North Texas students encouraged to reach for the stars

School may be out for summer, but that isn’t stopping dozens of North Texas students from stepping up their science education thanks to UT Southwestern welcoming them into their labs for weeks.


So I'm gonna go ahead and pour that in.

[Narrator] Most are taught at a young age if you put your mind to it, you can accomplish almost anything.

So I gotta make sure it's balanced.

[Narrator] Priya Mandava, an incoming senior in high school, lives by that saying.

I love science. I loved medicine.

[Narrator] Since the ninth grade, Mandava has spent her summers in a UT Southwestern Medical Center Academic Lab, like this one.

That is where I spend about eight to nine hours every day. I have a mentor that works very closely with me, and so, she's still very much standing like side-by-side with me, introducing me to different protocols, different projects.

[Narrator] This aspiring scientist is one of 58 students and 5 teachers participating in the 2019 UT Southwestern Summer Stars Program.

I for sure feel honored to be at UT Southwestern's programs and getting this experience so early, because UT Southwestern isn't just renowned for clinical experiences and it's research, but also the education opportunities it provides.

[Narrator] The Science Teacher Access to Resources at Southwestern, or STARS program, launched in 1991 to improve the quality of science education in north Texas. Since it's inception, STARS has grown to serve more than 65,000 students and 14,000 teachers.

I'm collecting some coronal brain slices.

[Narrator] The outreach has been monumental for people like Lupita Rios.

That summer just completely changed my life. My whole trajectory changed.

[Narrator] After graduating from the program in 2012, Rios went on to Brown University.

Thin slices.

[Narrator] And is now back at UT Southwestern working as a Lab Technician. This fall will begin a new chapter in her career here.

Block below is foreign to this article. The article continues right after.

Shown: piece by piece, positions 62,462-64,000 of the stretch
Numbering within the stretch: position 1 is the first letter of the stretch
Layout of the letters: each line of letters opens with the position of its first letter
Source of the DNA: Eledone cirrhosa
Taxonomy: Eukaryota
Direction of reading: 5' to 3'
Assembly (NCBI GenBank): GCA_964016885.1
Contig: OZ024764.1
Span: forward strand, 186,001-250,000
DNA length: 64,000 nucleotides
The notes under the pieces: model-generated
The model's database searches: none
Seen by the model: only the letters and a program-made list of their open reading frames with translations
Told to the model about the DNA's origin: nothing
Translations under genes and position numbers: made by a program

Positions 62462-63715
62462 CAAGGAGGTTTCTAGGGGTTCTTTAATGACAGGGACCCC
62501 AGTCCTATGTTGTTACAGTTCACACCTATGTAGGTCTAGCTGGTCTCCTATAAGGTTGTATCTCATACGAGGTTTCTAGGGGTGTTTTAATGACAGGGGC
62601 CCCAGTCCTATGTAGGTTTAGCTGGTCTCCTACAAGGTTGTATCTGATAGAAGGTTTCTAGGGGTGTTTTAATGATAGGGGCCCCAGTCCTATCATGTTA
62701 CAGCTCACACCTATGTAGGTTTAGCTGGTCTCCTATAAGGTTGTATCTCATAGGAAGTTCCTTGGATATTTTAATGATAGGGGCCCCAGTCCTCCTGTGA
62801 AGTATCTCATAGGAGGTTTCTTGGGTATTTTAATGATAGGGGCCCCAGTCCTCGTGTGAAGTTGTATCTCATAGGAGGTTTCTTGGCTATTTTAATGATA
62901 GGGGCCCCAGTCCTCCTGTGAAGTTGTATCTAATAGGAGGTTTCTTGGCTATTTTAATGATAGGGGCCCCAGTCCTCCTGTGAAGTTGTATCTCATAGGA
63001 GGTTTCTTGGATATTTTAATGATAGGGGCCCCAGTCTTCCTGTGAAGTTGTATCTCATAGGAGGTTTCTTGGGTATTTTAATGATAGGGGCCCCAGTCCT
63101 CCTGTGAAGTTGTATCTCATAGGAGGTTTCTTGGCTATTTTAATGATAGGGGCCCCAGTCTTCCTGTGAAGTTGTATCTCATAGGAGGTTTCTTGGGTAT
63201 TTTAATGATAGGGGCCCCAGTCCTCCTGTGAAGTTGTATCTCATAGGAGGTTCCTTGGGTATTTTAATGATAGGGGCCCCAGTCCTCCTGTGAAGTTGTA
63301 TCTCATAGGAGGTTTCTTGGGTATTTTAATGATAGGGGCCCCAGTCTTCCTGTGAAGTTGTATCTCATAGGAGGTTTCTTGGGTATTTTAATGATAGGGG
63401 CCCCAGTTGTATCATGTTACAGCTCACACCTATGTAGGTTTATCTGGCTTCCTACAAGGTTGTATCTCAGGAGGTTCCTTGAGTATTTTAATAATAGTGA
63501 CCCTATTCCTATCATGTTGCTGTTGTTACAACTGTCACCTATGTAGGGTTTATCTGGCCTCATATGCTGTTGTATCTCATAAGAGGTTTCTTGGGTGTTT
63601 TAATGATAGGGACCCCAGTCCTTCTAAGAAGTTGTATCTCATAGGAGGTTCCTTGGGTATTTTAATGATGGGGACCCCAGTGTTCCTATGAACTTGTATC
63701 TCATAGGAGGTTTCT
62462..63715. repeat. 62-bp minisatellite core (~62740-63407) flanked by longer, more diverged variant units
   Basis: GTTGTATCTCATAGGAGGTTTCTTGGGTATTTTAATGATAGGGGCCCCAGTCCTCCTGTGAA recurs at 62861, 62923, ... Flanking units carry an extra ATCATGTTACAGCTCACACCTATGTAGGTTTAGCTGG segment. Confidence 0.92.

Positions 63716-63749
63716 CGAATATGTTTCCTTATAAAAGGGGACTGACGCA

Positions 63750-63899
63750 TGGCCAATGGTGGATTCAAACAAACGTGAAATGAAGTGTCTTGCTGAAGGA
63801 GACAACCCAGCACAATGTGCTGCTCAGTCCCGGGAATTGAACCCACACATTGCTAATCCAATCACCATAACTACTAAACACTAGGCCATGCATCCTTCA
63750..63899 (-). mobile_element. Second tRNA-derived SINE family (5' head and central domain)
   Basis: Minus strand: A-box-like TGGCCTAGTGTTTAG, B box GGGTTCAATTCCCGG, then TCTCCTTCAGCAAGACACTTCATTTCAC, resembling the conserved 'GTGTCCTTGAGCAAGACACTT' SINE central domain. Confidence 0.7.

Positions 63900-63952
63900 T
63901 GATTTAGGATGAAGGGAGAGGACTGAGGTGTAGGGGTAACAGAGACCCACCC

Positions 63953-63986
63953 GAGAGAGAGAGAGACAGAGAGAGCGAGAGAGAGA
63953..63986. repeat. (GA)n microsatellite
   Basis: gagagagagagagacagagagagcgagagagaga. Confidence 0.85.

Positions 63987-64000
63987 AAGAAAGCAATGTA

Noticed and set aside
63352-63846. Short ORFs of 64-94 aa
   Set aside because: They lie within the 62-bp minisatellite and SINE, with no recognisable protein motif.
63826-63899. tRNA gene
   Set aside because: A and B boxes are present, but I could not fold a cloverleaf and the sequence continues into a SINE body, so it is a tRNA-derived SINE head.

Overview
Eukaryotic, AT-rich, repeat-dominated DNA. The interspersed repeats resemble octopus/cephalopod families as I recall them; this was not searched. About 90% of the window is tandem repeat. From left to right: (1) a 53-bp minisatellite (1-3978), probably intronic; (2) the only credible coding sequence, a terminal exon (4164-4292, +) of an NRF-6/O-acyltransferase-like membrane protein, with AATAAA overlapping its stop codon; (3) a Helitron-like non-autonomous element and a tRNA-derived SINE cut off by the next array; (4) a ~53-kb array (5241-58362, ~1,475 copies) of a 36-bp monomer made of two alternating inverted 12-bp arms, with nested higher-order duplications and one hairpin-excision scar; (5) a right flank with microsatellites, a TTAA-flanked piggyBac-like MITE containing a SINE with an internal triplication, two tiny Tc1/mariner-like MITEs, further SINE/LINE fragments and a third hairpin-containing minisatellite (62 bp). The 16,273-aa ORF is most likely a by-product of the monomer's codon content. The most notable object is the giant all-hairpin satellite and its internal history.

For me, UT Southwestern is a place of open doors and discoveries. My future plans are to start the neuroscience program here at UT Southwestern. I will be starting in August and I will spend the next, hopefully, five, six years of my PhD career just devoting it to research.

[Narrator] Rios is one of many that experienced tremendous opportunities after finishing the program.

I am so thankful for it.

[Narrator] As is Doctor Christian Leal. Upon graduating from the STARS program in 2010, Leal attended Stanford University and then returned to UT Southwestern for medical school. He's now in his first year of residency.

One of the things I realized here when I was 17, was this rigorous approach to science and the application of that science to patient care.

[Narrator] Because of the support Leal received from the UT Southwestern faculty and staff, he is now speaking to other north Texas students, encouraging them to also reach for the stars.

I've been able to speak to hundreds of students in that way and it's a really special way to introduce these students, high school students, to the opportunities available here, and that's been pretty amazing.